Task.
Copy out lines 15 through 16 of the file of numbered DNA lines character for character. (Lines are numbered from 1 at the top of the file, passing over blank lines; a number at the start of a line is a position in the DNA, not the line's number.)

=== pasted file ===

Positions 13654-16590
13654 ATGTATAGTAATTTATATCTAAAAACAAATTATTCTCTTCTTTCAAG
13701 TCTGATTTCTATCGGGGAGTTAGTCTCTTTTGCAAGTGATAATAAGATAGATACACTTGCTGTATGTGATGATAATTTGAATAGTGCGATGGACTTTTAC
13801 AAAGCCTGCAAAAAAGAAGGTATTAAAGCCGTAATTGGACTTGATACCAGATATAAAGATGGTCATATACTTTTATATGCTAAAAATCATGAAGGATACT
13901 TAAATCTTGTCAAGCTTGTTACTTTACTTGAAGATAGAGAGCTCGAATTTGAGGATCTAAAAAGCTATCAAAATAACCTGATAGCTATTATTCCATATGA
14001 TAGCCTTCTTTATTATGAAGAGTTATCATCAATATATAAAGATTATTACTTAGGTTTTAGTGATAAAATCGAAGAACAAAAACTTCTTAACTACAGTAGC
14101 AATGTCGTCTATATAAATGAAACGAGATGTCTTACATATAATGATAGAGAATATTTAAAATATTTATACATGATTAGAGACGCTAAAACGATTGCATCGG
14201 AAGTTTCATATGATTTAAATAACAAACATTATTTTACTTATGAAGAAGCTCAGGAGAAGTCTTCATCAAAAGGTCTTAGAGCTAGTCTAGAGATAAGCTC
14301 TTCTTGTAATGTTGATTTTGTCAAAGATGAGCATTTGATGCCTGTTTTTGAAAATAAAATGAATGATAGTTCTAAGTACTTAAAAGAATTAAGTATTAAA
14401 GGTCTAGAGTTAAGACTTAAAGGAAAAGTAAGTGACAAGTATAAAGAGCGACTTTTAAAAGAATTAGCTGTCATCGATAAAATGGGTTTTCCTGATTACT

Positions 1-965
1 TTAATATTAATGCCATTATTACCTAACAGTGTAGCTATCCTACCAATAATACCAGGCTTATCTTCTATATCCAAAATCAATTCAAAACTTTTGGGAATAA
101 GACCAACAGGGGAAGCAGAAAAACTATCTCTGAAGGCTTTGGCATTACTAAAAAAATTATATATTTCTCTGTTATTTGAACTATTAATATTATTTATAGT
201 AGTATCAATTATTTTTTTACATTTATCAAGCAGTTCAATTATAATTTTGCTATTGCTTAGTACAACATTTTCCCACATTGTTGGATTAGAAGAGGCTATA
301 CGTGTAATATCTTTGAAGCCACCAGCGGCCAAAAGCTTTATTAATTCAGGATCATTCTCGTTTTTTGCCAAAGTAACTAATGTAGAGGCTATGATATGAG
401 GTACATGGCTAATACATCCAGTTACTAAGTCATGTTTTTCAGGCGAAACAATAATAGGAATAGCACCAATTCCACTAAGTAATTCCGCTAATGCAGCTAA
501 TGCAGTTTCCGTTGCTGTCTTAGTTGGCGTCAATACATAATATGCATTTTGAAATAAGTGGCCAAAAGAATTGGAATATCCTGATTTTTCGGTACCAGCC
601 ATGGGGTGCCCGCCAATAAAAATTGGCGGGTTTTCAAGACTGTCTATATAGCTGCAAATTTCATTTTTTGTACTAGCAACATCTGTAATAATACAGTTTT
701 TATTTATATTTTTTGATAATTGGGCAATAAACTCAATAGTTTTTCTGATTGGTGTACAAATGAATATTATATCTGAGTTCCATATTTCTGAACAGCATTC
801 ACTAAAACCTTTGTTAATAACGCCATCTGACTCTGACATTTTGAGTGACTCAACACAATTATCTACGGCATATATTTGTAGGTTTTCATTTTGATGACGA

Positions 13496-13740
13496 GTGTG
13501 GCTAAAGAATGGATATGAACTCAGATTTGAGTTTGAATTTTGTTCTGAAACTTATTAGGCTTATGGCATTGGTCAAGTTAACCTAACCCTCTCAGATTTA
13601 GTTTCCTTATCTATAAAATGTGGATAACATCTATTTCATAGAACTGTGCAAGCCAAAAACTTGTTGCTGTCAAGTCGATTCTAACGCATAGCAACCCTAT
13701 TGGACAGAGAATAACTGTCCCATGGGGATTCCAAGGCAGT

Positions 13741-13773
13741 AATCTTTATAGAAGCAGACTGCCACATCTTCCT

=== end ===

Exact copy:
301 CGTGTAATATCTTTGAAGCCACCAGCGGCCAAAAGCTTTATTAATTCAGGATCATTCTCGTTTTTTGCCAAAGTAACTAATGTAGAGGCTATGATATGAG
401 GTACATGGCTAATACATCCAGTTACTAAGTCATGTTTTTCAGGCGAAACAATAATAGGAATAGCACCAATTCCACTAAGTAATTCCGCTAATGCAGCTAA